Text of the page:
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57 years after death, hero to rest in Arlington
Question of the Day
On a summer day 57 years ago, a young soldier from the Bronx saved his platoon on Hill 543, near the village of Chipo-ri, Korea, just northeast of Seoul.
Already wounded in the chest by enemy fire, Army Sgt. Cornelius H. Charlton charged toward the looming ridge, not once but twice. He refused medical attention and headed for the summit a third time, alone. Struck again, he rallied for a final time, destroying two enemy bunkers and killing six enemy troops with his rifle and grenades. He died that night - June 2, 1951. He was 21.
For “indomitable courage, superb leadership and gallant self-sacrifice,” Sgt. Charlton - a member of Company C, 24th Infantry Regiment, 25th Infantry Division - was awarded the Congressional Medal of Honor and the Purple Heart, according to Army records.
Sgt. Charlton was one of only two blacks to receive the Medal of Honor during the Korean War. Army Pfc. William Thompson - who died near Haman, Korea, on Aug. 6, 1950 - was the other recipient.
On Wednesday, Sgt. Charlton will be buried with full military honors at Arlington National Cemetery. It will be the third resting place for the West Virginia native, who grew up with 17 brothers and sisters in the Bronx.
“I think of him all the time. We all do. His spirit is just so strong, he’s still alive to us,” said nephew Everett Penn, who never knew his uncle.
“His burial in Arlington has been our real quest. It’s taken all these years for him to be in his rightful burial place. He’s our hero,” Mr. Penn added.
Sgt. Charlton initially was buried in a private Virginia cemetery that served black families in a time of racial segregation. In 1989, the Medal of Honor Society determined that his grave was untended, and reinterred his remains in an American Legion Cemetery in Beckley, W.Va.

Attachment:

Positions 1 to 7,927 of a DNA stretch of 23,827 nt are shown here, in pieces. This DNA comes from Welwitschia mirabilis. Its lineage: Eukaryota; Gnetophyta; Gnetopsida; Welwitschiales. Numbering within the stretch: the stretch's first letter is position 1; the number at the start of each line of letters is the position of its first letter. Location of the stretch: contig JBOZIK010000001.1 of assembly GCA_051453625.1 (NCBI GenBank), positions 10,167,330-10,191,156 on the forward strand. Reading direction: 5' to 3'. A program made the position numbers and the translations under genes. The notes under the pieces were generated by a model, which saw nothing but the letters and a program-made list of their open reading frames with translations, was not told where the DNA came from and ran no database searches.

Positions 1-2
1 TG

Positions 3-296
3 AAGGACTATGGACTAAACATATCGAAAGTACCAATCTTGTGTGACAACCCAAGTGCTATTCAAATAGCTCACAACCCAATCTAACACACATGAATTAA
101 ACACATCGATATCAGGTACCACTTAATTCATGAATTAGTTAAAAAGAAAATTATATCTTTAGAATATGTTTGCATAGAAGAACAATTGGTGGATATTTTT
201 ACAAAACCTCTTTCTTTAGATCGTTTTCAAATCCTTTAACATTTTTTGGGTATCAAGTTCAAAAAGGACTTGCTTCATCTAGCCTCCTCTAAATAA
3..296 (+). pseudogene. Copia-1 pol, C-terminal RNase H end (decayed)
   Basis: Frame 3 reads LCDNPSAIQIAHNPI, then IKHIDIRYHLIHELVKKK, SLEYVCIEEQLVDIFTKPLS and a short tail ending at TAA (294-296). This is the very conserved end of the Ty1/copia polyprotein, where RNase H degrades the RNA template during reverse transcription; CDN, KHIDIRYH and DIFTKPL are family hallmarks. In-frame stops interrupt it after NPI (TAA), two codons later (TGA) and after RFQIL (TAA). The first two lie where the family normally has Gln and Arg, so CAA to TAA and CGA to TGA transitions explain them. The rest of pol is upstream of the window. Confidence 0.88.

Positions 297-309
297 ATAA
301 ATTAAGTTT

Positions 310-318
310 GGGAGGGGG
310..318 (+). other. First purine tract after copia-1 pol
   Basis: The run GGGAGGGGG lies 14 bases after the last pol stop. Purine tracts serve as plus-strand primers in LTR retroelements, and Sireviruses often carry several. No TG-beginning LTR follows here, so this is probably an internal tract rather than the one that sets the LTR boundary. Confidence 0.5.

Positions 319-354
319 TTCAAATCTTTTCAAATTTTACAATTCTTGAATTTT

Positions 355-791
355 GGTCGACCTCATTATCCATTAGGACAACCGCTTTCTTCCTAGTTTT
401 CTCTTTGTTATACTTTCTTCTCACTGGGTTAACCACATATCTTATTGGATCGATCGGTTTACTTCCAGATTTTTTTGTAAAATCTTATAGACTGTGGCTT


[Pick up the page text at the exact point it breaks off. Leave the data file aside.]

There were other honors. In 1958, trees were planted in the Bronx to honor Sgt. Charlton. In 1999, the U.S. Navy christened a cargo transport ship the USNS Charlton. A New York ferryboat is named for him, as is a bridge on the West Virginia Turnpike and an Army barracks complex in South Korea.
But had Sgt. Charlton been denied his spot at Arlington?
Some press accounts say so. A family story maintains that Sgt. Charlton’s funeral cortege was turned away at the gates of Arlington.
The New York Parks and Recreation Department, which dedicated a park to the sergeant, noted that he won his awards “while the American military was still partially segregated, and the brave sergeant was barred from burial in Arlington National Cemetery because he was African-American.”
Cemetery superintendent John C. Metzler denied the charge twice, pointing out that “people of color” have been buried in Arlington since 1864.
“My guess is that it was complacency at the time. The family didn’t know what my uncle was entitled to. Maybe they figured no one would help. So they didn’t complain,” said Mr. Penn. “What emerged is that a lot of dedicated, sincere people came up out of nowhere to help us.”
New York veterans raised $1.5 million for the upkeep of Charlton Park; the veterans and the sergeant’s survivors together embarked on a mission to have his remains reinterred at Arlington. Local congressmen helped them file paperwork. A mortuary provided free services. A charity is offering free charter buses from New York to take friends and family to Wednesday’s ceremony.
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